Mark wrote me about my situation:

I’ve looked at that report, and based on it, your dentist will choose the best replacement for your amalgam fillings.

After you get your amalgams removed and remove all other sources of aluminium that you can as well, your biggest issue will be the aluminium in your orthopaedic implants. Because I don’t know the ingredients in your mesh [from my hernia procedures when I was 23], I can’t comment on that but if it has aluminium in it then it will also be a concern.

That report shows you have breached your mercury and aluminium antigen tolerance levels. The report tells you how your blood is reacting right now, and right now your blood is telling you that it is not coping with mercury or aluminium and that they will be causing you symptoms of some kind.

That’s the best way to interpret it. But it should be interpreted in conjunction with reading the following statements. Because the most important thing that needs to be understood is the meaning of hypersensitivity and your biggest risk to your health and life after getting the mercury removed is the aluminium in your orthopaedic implants.

You could decide to replace them with something more biocompatible but the only thing that would help is something which doesn’t release aluminium ions. Something without any aluminium at all and that’s a challenge.

Hypersensitivity isn’t a label for the type of person that has bad reactions to metals because of gene mutations.

EVERYONE implanted with metals will eventually get really symptomatic and die but in people with certain gene mutations it just happens sooner.

We all become hypersensitive to metals from exposure. Every single one of us, because metals are the most difficult toxin for the body to deal with as they are not liquids but solids. That’s the best way to look at it.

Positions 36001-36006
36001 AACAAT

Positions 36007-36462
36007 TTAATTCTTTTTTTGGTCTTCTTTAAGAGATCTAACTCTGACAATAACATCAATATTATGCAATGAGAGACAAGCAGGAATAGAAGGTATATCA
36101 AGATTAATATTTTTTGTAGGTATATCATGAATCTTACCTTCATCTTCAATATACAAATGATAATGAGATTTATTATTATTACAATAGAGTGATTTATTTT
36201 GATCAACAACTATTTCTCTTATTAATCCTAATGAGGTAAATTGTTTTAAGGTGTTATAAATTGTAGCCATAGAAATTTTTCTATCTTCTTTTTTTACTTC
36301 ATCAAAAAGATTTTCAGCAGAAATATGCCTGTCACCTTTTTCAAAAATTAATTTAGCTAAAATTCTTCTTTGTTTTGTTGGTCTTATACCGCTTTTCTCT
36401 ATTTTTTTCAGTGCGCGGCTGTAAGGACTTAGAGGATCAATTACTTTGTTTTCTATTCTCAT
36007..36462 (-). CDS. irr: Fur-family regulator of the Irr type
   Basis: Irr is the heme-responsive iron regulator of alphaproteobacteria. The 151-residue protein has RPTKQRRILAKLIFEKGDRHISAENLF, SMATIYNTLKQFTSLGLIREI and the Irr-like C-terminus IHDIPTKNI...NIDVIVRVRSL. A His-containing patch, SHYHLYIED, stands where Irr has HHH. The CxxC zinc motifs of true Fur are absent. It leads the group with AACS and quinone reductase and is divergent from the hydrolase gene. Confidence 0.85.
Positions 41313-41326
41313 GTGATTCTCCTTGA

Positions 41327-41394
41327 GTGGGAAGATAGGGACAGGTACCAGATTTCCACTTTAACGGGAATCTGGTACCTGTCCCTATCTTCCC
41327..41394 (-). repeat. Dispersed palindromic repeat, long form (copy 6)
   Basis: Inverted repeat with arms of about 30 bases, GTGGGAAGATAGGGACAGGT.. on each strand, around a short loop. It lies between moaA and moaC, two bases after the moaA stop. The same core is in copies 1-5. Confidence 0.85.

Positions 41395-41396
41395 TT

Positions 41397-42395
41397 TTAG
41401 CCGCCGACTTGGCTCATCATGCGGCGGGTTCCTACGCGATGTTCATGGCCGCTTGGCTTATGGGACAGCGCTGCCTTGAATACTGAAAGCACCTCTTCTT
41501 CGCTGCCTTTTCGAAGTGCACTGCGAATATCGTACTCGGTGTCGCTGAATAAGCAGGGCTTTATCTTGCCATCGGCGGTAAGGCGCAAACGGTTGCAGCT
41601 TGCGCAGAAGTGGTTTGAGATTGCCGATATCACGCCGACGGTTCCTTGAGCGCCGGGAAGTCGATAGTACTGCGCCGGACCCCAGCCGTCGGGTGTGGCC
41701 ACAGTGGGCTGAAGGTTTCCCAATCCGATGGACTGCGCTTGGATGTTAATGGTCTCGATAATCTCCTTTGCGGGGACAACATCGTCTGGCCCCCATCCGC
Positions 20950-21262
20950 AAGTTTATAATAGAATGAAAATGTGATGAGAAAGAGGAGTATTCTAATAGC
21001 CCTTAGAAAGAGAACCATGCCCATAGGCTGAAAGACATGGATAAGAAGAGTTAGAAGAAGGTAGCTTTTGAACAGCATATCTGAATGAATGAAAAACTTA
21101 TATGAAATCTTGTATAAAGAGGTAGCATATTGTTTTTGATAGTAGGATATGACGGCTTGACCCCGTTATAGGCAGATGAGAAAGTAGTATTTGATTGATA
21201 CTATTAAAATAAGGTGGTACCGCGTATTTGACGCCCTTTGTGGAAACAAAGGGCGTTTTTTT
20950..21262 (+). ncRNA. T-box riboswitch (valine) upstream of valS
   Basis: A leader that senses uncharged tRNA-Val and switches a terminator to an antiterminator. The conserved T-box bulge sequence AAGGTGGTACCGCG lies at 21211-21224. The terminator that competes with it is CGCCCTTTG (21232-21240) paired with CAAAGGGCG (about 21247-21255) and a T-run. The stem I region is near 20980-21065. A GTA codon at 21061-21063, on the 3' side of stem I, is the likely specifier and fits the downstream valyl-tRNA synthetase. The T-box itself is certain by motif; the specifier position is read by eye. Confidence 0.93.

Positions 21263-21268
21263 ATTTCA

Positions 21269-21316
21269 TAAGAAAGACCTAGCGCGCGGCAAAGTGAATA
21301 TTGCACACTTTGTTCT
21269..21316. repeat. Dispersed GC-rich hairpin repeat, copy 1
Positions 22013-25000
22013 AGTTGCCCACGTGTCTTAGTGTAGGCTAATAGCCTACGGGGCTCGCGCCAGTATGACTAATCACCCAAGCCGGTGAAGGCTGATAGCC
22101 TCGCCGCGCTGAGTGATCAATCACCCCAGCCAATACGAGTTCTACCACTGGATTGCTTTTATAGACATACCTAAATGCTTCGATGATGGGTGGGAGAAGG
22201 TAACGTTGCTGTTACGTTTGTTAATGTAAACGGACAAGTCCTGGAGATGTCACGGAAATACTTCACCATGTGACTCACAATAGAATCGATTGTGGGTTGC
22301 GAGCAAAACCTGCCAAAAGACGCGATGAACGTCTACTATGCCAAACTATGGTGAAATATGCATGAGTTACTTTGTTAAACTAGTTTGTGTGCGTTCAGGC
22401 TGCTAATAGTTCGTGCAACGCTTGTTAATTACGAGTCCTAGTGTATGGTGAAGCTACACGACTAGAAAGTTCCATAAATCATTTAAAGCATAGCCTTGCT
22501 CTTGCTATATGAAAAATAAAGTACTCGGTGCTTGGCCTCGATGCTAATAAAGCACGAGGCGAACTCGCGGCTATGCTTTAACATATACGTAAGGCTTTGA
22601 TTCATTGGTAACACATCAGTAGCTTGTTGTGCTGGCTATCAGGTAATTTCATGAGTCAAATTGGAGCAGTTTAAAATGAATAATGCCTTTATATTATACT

Everyone exposed permanently to aluminium will get dementia or Alzheimer’s type symptoms.

Hypersensitivity is a label that means our body isn’t coping with metals RIGHT NOW. So both mercury and aluminium are causing you problems right now.

And this is the most important thing you need to consider when deciding on chelation or detoxification. Your body isn’t coping with aluminium right now. Any process that speeds up the corrosion of your titanium alloy implants will release aluminium into your body too.

Slowing down the release of aluminium ions will buy you more time being healthy and alive on this planet.

Removing the implants and replacing them with something which has zero aluminium will be difficult [custom implants can be made].

If you had implants that had zero aluminium, I’d say go ahead and use products that speed up your detox processes

But because there is aluminium in the titanium [shoulder] implants, my advice is not to unless you plan on replacing all your implants with new ones which contain no aluminium at all.

Because if the implants are being left in, then it’s all about buying time.

Hopefully the worst symptoms you have are caused by the mercury only. They can have similar symptoms.

If they are, then all your health symptoms will vanish. But they won’t be.

Symptoms that the aluminium are causing will not disappear unless you remove everything from your body which has aluminium in it.

Once you have removed the mercury fillings, we need to reassess things.

I have a colleague who is an orthopedic implant surgeon. He and his partners have done thousands of knee and hip implants and have seen only a few problems like Mark’s. In the early phases of my friend’s career, the implants of the day had less biocompatible metals, so the long-term results were less consistent. He says that today’s titanium alloys containing aluminum, titanium, and vanadium have superior strength, biological compatibility, and wear characteristics. He reminded me that hip implants are regarded as the best surgery of the 20th Century. He writes: